I'm glad that as a scientist I didn't have much to do with sales, although even there we got shafted too. I worked for a company that made a product that was brining in about £3m a year. Sadly it was costing about £2.5m to manufacture. I was asked to have a look at it and work out a way to reduce costs. I examined the manufacturing process and worked out the most length and expensive part of manufacture was completely unnecessary and came up with a much cheaper alternative. Cost of manufacture per unit fell from £5 to 23p. Cost savings bonuses were 15% of the saving, so I reckoned that left me looking at a bonus of about £300,000. What I actually got was 12 bottles of wine, a pen and the undying thanks of the directors that lasted for about 24 hours.

        More galling was that the sales manager got an award for improving profitability and a new company car.

  3. trevorde Silver badge

    Slice of a bigger pie

    One of our friends ran a company and really did pay unlimited commissions. She knew that the more commissions she paid out, the more she was making overall. She used to agonise over how to pay her sales staff *more*. Everyone in the industry was lining up to work for her.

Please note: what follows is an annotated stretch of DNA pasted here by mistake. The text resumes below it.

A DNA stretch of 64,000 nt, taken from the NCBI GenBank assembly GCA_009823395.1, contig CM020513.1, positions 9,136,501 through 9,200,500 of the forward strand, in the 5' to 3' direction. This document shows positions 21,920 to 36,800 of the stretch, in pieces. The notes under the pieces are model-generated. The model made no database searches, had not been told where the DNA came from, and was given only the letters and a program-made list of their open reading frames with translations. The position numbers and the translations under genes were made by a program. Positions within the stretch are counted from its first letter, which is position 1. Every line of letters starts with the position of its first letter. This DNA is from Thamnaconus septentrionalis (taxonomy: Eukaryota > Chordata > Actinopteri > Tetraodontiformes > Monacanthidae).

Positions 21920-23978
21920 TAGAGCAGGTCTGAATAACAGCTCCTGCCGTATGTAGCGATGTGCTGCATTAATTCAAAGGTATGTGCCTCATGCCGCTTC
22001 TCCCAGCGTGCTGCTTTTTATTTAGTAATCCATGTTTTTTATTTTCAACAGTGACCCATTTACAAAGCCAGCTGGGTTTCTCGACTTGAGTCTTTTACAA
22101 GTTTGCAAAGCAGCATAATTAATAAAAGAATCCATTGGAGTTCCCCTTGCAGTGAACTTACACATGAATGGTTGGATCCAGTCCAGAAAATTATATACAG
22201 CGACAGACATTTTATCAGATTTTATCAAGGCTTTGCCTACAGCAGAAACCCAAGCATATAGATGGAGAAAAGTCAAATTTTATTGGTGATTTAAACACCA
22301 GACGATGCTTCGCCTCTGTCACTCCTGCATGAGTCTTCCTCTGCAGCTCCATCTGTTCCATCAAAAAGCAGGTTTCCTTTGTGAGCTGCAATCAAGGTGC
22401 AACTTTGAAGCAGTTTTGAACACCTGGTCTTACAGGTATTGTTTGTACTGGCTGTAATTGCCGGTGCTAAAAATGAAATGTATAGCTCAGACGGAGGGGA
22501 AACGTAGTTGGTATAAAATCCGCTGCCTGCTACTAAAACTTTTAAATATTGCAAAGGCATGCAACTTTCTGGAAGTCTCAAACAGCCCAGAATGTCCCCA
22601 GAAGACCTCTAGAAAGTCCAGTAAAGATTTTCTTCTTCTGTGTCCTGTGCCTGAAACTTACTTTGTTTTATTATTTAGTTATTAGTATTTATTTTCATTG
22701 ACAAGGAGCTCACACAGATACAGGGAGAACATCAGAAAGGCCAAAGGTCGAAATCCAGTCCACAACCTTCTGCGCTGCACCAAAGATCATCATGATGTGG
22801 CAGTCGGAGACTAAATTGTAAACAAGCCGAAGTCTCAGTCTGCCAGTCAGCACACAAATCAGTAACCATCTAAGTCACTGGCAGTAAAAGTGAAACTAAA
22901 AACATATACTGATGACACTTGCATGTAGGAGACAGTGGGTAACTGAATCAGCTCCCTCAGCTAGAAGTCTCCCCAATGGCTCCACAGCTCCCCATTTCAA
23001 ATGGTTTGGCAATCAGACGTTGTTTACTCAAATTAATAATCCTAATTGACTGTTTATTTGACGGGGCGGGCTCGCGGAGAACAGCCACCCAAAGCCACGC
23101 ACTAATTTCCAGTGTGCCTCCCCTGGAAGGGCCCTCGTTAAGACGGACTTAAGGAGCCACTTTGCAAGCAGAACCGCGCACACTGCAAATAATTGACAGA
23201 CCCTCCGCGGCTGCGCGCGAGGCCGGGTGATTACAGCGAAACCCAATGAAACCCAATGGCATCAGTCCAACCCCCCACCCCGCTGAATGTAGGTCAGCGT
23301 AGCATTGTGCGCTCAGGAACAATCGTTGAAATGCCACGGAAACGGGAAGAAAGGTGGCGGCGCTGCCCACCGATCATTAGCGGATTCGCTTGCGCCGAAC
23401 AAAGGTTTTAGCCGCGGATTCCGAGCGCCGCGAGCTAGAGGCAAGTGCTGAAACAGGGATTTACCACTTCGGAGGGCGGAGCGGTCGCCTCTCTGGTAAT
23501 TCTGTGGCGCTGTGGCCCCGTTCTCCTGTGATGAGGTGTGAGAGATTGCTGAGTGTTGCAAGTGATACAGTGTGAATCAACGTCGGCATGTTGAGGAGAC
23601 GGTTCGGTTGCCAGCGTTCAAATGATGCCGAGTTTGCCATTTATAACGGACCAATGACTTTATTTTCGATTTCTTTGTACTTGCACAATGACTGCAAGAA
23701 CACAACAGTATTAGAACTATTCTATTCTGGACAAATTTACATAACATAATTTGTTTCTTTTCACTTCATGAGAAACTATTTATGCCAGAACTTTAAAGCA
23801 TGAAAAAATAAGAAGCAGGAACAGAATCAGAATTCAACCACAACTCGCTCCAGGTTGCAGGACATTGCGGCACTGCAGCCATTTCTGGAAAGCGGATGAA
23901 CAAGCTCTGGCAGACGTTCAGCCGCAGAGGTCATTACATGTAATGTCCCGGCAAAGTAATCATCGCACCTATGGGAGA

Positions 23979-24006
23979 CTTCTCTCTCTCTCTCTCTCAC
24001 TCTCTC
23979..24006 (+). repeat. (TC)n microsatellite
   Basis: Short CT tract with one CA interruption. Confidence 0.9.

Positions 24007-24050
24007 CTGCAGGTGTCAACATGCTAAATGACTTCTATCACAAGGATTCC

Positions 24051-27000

1. LDS Silver badge

      Re: Slice of a bigger pie

      Yes, that's how company start to be full of salesman while people creating the products leave because they are paid a pittance, product starve, and salesman one day find their customers are no longer happy about what they sell....

      1. Martin Summers

        Re: Slice of a bigger pie

        Sales people have their place, they are after all doing something your average techy person can't do (with a few exceptions). They deserve the commission they get so long as they didn't completely blatantly lie to make the sale, which is sadly quite often what happens.

        The support staff around the product being sold should indeed be compensated well. That however is a different matter entirely, as without the sales in the first place there'd be no compensation for anyone at all. Its quite easy to forget that when you're staring green eyed at the bonus figures and lifestyles sales people seem to have. I've done technical sales, I was on commission and didn't do too badly. I hated it though and went back to a straight salary position as soon as I could.

        1. 2+2=5 Silver badge

          Re: Slice of a bigger pie

          Just an anecdote...

          Years ago, when I was just a developer, we went to give a demo to a potential customer. This was long before the Internet so demos had to be given in person and either they came to you or you went to them, taking your demo kit with you.